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Children’s Hospital Los Angeles is dedicated to advancing basic, translational, clinical and outcomes-based research. With access to one of the largest and uniquely diverse pediatric populations in the United States, physicians and scientists have the opportunity to research and develop innovative treatments that are relevant to children here and across the globe. The Institute’s interdisciplinary research is organized around three synergistic areas of focus that together fully explore the developmental origins of health and disease and address the most pressing national child health issues:
The interdisciplinary, interdepartmental work at The Saban Research Institute of Children's Hospital Los Angeles centers on these major scientific priorities to address child health and disease susceptibility:
Basic and translational cancer research primarily focuses on neural tumors, acute leukemia and sarcomas. Hematology investigators are conducting pioneering research into iron overload, the pathology of sickle cell disease, and the treatment of childhood bleeding and clotting disorders. The CBDI is home to more major, multi-center clinical trials and research consortia than any other program of its kind in the country.
This program works to promote the health and well-being of families through interventions designed to reduce health disparities and barriers to healthy living. Community-based research examines areas ranging from obesity and diabetes to teen births, HIV/AIDS, child abuse and neglect. The program is also engaged in research on the early identification and intervention for children with autism spectrum disorders.
Focused on understanding the developing brain, the Neurosciences research program uses a molecular genetics and cellular imaging approach to provide novel insights into the developmental origins of neurological disorders. Researchers also seek to understand how genes and environmental factors influence memory, attention, language, social communication and behavior during critical developmental periods.
Researchers are exploring the mechanisms contributing to the growing epidemic of obesity and diabetes in children, and developing strategies to reduce the burden of these conditions. Studying metabolic syndromes and their impact on obesity, cancer risk and cardiovascular disease, researchers also aim to improve treatment and prevention of these disorders.
The focus of the Children’s Health Imaging research program is to advance the use of imaging technology in the study of pediatric disease in the laboratory and in clinical practice. Its goals include providing a specialized imaging core facility to develop biomarkers and outcome measures, and to study the biological and metabolic determinants of musculoskeletal development.
In research ranging from studies of bacterial meningitis to the transmission of HIV in breast milk, scientists strive to understand the mechanisms by which bacteria, viruses and fungi colonize, invade and evade immune response. They also seek to define the role of innate, adaptive and intrinsic immunity in studies that serve as the basis for antimicrobials, vaccines and public health interventions.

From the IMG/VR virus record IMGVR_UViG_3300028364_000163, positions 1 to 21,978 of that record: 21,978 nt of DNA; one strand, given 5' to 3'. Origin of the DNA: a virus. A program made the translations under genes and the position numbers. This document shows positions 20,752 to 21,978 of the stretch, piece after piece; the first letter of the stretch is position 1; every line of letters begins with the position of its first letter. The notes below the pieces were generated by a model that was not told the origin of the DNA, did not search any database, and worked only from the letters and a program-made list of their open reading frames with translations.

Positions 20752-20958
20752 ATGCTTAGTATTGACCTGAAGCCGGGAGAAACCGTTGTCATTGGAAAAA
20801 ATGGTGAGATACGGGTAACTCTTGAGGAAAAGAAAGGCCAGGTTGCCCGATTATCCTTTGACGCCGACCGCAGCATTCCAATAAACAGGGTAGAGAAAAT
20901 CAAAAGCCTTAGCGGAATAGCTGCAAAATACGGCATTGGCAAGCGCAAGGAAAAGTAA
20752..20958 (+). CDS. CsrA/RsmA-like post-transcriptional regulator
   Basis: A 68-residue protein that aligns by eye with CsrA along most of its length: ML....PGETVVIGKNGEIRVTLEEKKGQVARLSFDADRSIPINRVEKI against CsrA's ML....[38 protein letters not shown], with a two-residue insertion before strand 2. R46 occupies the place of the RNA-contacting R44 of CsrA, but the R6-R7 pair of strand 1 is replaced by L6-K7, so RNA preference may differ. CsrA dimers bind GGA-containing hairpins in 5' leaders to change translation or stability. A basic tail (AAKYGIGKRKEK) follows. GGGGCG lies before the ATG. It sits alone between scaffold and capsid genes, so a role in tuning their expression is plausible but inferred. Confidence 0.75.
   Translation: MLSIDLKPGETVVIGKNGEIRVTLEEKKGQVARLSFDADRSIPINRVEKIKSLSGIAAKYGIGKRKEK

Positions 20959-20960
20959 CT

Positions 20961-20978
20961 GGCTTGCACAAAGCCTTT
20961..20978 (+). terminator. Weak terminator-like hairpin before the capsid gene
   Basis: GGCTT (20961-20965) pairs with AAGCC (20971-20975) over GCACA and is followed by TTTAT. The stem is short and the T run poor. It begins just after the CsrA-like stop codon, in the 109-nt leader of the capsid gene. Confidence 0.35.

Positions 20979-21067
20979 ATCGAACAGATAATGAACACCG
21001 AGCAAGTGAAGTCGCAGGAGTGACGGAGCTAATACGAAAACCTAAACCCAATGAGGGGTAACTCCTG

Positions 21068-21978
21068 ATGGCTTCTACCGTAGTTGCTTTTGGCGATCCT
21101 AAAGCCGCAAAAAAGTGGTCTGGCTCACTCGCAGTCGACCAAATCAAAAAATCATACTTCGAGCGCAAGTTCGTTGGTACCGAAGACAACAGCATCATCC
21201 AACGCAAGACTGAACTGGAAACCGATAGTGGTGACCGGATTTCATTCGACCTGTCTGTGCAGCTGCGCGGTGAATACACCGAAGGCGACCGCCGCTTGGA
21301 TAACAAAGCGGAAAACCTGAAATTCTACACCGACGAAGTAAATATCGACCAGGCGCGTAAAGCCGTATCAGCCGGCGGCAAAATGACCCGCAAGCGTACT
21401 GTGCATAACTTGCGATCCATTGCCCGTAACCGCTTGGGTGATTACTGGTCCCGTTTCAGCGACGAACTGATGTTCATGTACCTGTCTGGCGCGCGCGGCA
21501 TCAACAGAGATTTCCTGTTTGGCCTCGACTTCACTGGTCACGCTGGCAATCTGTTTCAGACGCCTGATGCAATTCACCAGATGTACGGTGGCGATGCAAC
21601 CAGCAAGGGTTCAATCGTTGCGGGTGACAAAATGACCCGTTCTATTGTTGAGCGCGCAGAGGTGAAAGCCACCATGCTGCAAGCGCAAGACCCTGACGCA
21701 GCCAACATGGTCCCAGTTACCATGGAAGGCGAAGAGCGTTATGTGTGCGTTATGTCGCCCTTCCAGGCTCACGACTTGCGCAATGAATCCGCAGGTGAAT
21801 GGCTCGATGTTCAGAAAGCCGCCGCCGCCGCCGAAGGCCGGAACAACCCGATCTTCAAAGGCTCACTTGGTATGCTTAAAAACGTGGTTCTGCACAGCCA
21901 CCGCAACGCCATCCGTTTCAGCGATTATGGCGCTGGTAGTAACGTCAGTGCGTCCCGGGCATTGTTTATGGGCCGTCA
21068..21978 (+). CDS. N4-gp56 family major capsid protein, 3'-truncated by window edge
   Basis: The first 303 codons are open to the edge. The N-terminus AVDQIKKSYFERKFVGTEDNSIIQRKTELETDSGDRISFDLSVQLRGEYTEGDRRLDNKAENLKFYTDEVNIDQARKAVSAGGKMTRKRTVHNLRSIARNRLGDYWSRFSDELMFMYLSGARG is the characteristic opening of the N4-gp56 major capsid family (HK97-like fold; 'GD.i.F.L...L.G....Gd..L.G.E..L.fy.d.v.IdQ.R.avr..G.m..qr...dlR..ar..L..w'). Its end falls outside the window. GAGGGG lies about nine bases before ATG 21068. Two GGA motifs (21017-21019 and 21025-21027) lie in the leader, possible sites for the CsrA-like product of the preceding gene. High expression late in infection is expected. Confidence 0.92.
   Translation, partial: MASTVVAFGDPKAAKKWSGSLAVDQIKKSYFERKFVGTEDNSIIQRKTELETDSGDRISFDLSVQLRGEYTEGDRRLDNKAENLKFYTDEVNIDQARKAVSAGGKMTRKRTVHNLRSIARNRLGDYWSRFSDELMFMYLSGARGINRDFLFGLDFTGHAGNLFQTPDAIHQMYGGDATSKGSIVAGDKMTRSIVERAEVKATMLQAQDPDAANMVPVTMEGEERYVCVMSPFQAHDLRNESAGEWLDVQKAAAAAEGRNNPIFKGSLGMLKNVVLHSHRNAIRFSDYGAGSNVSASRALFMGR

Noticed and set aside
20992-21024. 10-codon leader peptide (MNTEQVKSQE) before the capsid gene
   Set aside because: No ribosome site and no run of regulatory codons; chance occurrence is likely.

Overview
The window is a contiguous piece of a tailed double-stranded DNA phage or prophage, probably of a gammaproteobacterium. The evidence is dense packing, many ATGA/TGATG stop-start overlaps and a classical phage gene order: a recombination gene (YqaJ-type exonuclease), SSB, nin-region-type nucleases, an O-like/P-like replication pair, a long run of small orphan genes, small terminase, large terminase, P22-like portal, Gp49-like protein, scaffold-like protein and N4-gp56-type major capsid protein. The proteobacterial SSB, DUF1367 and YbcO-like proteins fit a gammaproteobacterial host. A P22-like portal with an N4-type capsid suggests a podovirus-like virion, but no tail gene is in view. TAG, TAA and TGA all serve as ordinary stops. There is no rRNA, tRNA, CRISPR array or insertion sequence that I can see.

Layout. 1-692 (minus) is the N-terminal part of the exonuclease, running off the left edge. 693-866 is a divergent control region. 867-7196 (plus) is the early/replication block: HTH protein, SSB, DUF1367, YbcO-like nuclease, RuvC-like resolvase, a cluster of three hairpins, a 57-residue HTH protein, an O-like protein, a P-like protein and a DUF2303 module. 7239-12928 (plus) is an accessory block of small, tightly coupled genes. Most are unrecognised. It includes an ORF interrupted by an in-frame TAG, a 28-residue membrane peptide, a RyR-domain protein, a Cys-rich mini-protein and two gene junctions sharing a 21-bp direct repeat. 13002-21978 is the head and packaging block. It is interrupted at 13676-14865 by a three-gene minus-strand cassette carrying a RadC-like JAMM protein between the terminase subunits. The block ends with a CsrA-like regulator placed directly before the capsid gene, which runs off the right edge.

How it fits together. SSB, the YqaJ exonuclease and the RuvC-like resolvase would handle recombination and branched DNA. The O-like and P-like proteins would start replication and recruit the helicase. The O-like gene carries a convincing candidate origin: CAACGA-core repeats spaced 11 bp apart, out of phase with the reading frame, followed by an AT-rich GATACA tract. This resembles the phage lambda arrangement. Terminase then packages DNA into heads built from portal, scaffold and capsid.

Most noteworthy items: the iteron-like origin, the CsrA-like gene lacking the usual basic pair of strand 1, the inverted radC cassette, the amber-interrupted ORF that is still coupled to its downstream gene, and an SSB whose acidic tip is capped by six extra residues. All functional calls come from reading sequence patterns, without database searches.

The goal of the program is to impact unmet medical needs through advancements in basic stem cell biology, applied stem cell therapies and tissue engineering. By investigating the basic mechanisms of human organ development, repair and regeneration, scientists aim to discover novel targets for cellular therapies and understand how to generate tissue engineered organs.
Researchers in the Heart Institute are studying the role of genetics in pediatric heart disease; working to improve the odds of transplantation success; advancing imaging capabilities; and developing new therapies, surgical techniques and novel medical devices. They are also developing sophisticated technologies, such as fetal stents and pacemakers, for treating babies for congenital heart conditions in the womb.
Orthopedic surgeons participate in clinical research to identify underlying causes and improve surgical treatment options for conditions such as bone and soft-tissue tumors; hip disorders; scoliosis and spinal deformities; and neuromuscular disorders, including cerebral palsy and spina bifida. They also conduct clinical studies in sports medicine, hand surgery and microsurgery.
The Center for Personalized Medicine brings together physicians and scientists with expertise in genomics, clinical genetics, bioinformatics and molecular diagnostics, working in collaboration with specialists throughout CHLA. Research is focused on three broad categories with the greatest potential to impact children’s health: oncology, inherited disease, and infectious disease.